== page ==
• MediaTek MT6397A 1425-ANAH EC4 AW80H

    • MediaTek MT6628TP Wi-Fi/Bluetooth Controller

    • SlimPort ANX3618 SlimPort Connectivity IC

    • Cypress Semiconductor CY8CTMA4 63-56LQI 1419 F 04 CYP620476

  6. Kindle Fire HD 6 Teardown: step 6, image 1 of 1
    • A few straggler ICs reside on the back side of the motherboard:

    • Maxim Integrated MAX97236 Audio Amplifier with Jack Detection

    • M651 X171C1 L146

    • Novatek NT50357 1422-AD D7MN91

  7. Kindle Fire HD 6 Teardown: step 7, image 1 of 2 Kindle Fire HD 6 Teardown: step 7, image 2 of 2
    • Look ma, no optical adhesive! It's been a while since we've seen a tablet display come apart into non-fused glass and display components.

    • Definitely a design carryover from the original Fire.

    • The 6 inch, 1280 x 800 pixels (252 ppi) display is provided by LG Display.

    • The display glass assembly contains the digitizer and the VGA front-facing camera.

  8. Kindle Fire HD 6 Teardown: step 8, image 1 of 2 Kindle Fire HD 6 Teardown: step 8, image 2 of 2
    • Fire HD 6 Repairability Score: 8 out of 10 (10 is easiest to repair).

    • The rear case is very easy to open, granting trouble-free access to the internals.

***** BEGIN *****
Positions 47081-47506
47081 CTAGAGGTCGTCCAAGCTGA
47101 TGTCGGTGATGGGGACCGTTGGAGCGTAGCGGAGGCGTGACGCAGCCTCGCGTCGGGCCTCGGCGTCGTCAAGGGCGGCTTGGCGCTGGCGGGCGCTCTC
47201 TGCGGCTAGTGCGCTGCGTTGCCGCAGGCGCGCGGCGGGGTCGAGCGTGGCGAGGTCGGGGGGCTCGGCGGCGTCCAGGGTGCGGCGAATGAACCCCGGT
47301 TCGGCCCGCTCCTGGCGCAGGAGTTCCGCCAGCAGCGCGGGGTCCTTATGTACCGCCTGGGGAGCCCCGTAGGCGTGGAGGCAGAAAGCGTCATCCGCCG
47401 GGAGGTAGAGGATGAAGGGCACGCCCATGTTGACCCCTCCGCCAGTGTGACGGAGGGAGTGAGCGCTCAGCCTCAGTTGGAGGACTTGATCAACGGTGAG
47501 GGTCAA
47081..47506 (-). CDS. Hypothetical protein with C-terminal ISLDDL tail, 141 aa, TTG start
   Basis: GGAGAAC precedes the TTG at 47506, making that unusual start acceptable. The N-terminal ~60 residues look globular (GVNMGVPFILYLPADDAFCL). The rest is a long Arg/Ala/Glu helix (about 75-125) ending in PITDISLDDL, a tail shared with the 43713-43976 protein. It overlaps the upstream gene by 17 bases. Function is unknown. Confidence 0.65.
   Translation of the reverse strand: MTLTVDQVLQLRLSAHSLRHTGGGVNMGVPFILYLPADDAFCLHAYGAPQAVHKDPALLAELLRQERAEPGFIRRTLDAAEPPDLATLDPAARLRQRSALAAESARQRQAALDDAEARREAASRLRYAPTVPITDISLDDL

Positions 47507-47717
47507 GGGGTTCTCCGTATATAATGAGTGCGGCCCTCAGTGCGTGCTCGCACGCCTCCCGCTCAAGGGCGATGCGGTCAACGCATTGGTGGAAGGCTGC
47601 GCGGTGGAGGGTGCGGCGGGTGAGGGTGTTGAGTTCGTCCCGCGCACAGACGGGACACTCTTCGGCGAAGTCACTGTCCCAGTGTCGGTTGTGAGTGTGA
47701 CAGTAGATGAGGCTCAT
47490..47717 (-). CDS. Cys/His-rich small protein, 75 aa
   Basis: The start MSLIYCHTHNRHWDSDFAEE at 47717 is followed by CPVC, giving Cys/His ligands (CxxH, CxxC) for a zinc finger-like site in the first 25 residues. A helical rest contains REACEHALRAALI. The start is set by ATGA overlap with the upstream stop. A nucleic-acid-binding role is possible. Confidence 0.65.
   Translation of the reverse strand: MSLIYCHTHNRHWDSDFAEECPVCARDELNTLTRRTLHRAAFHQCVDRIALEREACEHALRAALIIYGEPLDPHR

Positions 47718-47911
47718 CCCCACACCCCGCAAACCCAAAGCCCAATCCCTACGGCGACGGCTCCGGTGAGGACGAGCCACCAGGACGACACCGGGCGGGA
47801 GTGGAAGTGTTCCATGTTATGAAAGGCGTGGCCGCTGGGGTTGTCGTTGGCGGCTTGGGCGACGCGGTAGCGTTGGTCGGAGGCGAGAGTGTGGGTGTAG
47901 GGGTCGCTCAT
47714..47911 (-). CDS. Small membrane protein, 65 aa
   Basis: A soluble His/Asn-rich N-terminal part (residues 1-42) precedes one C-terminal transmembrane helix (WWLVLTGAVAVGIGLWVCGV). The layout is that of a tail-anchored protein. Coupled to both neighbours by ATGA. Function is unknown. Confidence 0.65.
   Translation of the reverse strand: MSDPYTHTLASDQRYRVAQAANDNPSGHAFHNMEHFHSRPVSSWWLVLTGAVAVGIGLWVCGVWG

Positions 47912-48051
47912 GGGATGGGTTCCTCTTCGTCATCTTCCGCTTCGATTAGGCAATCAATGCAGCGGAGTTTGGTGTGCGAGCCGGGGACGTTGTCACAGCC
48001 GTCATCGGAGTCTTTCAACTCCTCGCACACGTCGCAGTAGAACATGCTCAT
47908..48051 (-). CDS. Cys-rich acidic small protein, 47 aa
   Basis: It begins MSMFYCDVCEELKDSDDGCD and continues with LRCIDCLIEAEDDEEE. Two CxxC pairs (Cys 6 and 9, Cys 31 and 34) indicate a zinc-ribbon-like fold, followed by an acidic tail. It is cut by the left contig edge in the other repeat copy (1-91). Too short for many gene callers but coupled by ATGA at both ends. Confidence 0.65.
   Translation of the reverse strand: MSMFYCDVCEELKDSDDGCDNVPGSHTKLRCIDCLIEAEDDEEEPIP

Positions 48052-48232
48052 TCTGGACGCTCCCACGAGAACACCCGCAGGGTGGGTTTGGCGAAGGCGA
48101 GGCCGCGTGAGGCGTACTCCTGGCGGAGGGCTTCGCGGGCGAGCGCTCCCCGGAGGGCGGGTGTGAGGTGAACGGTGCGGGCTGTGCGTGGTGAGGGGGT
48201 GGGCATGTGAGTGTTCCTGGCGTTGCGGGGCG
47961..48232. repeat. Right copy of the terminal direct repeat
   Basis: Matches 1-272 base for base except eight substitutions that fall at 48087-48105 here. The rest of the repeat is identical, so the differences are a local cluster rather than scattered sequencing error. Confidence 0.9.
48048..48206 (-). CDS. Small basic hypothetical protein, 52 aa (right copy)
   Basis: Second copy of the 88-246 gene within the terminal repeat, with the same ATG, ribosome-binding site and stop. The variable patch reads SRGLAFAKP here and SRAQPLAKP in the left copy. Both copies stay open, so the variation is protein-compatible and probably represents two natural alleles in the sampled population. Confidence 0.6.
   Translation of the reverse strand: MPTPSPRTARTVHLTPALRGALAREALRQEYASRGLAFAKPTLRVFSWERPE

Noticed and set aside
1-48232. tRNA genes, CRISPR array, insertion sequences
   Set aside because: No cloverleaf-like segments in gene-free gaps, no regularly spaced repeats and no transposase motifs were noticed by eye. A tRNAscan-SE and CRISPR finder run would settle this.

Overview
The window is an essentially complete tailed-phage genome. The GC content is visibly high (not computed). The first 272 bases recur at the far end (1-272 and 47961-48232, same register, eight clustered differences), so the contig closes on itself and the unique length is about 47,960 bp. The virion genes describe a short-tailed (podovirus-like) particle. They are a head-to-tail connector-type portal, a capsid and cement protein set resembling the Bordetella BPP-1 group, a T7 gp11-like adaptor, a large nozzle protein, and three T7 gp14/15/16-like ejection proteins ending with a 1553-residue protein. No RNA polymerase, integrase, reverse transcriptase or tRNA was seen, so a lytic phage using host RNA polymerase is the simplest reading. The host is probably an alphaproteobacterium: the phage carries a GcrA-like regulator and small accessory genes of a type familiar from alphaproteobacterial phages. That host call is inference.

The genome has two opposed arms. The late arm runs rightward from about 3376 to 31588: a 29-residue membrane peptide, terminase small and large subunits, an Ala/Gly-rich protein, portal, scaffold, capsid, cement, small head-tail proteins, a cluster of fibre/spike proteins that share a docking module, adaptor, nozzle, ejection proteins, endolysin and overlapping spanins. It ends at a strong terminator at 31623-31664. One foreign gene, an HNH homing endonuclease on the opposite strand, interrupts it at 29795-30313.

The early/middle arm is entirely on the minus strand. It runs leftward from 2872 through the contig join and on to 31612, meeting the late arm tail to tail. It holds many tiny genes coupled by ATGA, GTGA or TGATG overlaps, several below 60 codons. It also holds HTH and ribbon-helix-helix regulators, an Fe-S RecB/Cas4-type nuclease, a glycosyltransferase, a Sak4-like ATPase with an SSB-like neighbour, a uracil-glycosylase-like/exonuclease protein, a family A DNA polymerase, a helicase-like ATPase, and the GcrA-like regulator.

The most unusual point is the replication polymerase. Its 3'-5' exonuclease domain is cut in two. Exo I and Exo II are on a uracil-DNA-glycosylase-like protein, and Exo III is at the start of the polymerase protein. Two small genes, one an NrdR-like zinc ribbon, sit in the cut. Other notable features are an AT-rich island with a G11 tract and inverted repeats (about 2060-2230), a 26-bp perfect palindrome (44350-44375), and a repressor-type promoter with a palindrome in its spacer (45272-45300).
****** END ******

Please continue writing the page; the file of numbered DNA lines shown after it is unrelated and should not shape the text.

• All the fasteners found inside are T5 Torx screws—one non-proprietary screwdriver is all you need.

    • Simplistic design and limited functionality means fewer components and less headache for disassembly.

    • Battery adhesive is much stronger than necessary, which makes disassembly hazardous.

    • The glass panel is fused to the front plastic frame, meaning a heat gun is required for replacing cracked glass (or you have to replace both components together).

    • Lack of available replacement parts has limited repair options in other Kindle models. We can only hope this model doesn't share the same fate.


Simplistic refers to treating somthing as much simpler than it is.

In this case, calling partial disassembly into a few major subassembles, one of which contains more than 95% of the content of the device, a teardown, is a simplistic understanding of what a teardown is.

The design is clean and straight forward, but not simple, except perhaps to someone would would regard an automobile engine/transmission assembly as a component to be replaced rather than repaired.

gdrgry34fsdf324 - Reply

Hey guys, does anyone know where I can purchase a glass replacement or the entire front glass housing? My son dropped it while coming out of the car, and the entire glass shattered. Thanks in advance :)

Anibal Alanis - Reply

hey Anibal Alanis, you can buy it on Amazon or online shopping, check on google

irwansyah10 -

Nobody has these replacement screens. Amazon suggested just to buy a new one, of course! maybe in a few months, China will start cranking them out and I can finally fix my son's unit without spending $100

christy cunningham - Reply

I don't know what if anything you did about this , as your post is 11 months old at this time, but I bought this same device from a neighbor for $20. It has a cracked screen. Cost to replace it? $100

cackalackyhacky -